Danish upstarts Treefight for Sunlight whip up a frenzy of hazy, dreamy pop that calls to mind those Flaming Lips, MGMT, Panda Bear, and under-sung heroes Sparks. The Copenhagen quartet doesn’t necessarily break loads of new ground, though the holes it does dig are deep and surprising.
The album’s second song, “A Dream Before Sleep”, commingles Smile-era Beach Boys with a dash of Philip Glass’s quirky awesomeness. The whole thing lasting just under three minutes but feeling like a joyous journey across the ages as the lads ooh-and-ahhh through those damned fine harmonies and create vibes that are as easy to dance to as they are likely to place you into a transcendent pop-laced trance. “The Universe Is a Woman” has no fewer than four cooler-than-cool passages in its first minute that make you want to hit the pause button, go back and marvel at the careful construction and intuitive attention to detail.
“They Never Did Know” revisits the late ‘60s psych pop sound with a dash of the highly dramatic thrown in via acoustic strumming that calls to mind Spaghetti westerns; it all builds to a moment of relentless release, a shower of harmonies that give one of the sense of being in freefall. It’s rare enough to find music that makes you feel the way this does and rarer still to find music that can sustain those feelings past the three-minute mark.
But sustain it this lot does, right through the almost Yes-ish “Facing the Sun” and the classically-inflected “Rain Air”, which is about as beautiful and childlike as a song can get—a real gem among gems. “Riddles and Rhymes” adds many of the same touches as “Rain Air” as the two engage in a battle for the distinction of being the album’s best tune. Several spins in, this writer can still only declare it an absolute tie.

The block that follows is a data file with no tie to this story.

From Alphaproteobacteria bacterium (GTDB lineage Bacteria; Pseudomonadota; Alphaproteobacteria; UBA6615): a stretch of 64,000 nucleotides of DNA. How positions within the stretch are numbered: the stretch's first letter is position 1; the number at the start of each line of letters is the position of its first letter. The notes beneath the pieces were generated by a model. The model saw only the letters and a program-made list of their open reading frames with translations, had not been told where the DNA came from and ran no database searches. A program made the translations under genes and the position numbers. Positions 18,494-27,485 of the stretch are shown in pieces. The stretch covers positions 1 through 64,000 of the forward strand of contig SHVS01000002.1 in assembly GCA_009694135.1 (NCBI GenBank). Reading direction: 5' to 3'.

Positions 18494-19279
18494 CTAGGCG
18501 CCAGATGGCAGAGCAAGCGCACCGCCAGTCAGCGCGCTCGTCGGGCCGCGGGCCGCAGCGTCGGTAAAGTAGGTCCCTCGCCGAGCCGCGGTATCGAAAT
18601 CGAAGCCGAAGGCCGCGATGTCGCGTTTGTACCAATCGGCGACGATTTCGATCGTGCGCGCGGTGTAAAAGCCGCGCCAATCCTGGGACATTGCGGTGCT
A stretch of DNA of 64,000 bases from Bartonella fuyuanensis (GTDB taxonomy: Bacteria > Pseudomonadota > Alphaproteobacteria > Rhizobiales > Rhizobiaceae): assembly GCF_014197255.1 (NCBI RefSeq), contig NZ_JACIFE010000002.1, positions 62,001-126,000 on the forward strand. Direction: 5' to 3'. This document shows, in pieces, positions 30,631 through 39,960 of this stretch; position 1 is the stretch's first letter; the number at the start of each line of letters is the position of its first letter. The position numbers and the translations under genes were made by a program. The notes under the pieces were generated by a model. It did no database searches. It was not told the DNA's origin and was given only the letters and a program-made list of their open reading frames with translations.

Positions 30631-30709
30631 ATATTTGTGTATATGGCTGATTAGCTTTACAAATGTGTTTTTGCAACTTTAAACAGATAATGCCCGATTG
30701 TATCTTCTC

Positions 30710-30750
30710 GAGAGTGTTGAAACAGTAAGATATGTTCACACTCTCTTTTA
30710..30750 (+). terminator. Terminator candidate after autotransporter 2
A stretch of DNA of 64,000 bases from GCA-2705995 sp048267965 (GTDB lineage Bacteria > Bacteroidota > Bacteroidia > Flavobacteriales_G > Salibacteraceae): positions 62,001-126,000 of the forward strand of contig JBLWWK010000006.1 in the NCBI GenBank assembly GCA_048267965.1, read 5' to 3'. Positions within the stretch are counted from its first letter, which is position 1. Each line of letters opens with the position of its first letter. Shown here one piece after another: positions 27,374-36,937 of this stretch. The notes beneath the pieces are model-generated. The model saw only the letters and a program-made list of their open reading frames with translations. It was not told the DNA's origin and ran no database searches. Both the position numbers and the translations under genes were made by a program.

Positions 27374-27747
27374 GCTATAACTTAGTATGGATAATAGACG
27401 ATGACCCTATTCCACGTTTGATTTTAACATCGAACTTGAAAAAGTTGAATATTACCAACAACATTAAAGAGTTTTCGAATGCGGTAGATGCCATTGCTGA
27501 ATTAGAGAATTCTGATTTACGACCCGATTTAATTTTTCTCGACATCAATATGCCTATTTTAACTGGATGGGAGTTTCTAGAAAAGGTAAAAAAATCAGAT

The final two tracks are “What Became of You And I?” and “Time Stretcher”, a five-and-a-half minute culmination of all that came before, replete with big and booming Spector-esque drums and a beautiful, understated resolution. Two other pieces, both miniscule but nonetheless mighty, appear here—the opening invocation “A Dream Before Sleep” and the utterly unusual “Tamourhinoceros Jam”.
Ultimately it’s as if the West Coast of the ‘80s, the one responsible for birthing and nurturing the Paisley Underground into exuberant health and a prolonged adulthood that has spanned decades, landed in Copenhagen and put down deep, nurturing roots that fed and clothed and bathed the Treefight For Sunlight lads in their infancy and beyond.
And then it’s all over, an all-too-brief 35 minutes of purely enjoyable pop layered in sunshine and peace and love and good happiness stuff. Thoroughly enjoyable and worth many, many happy repeated listens. These lads hail from the same city as the Raveonettes and the Kissaway Trail but it’s fairly clear that Treefight and the Treefight-friendly Oh No Ono are the clear Danish exports at the moment.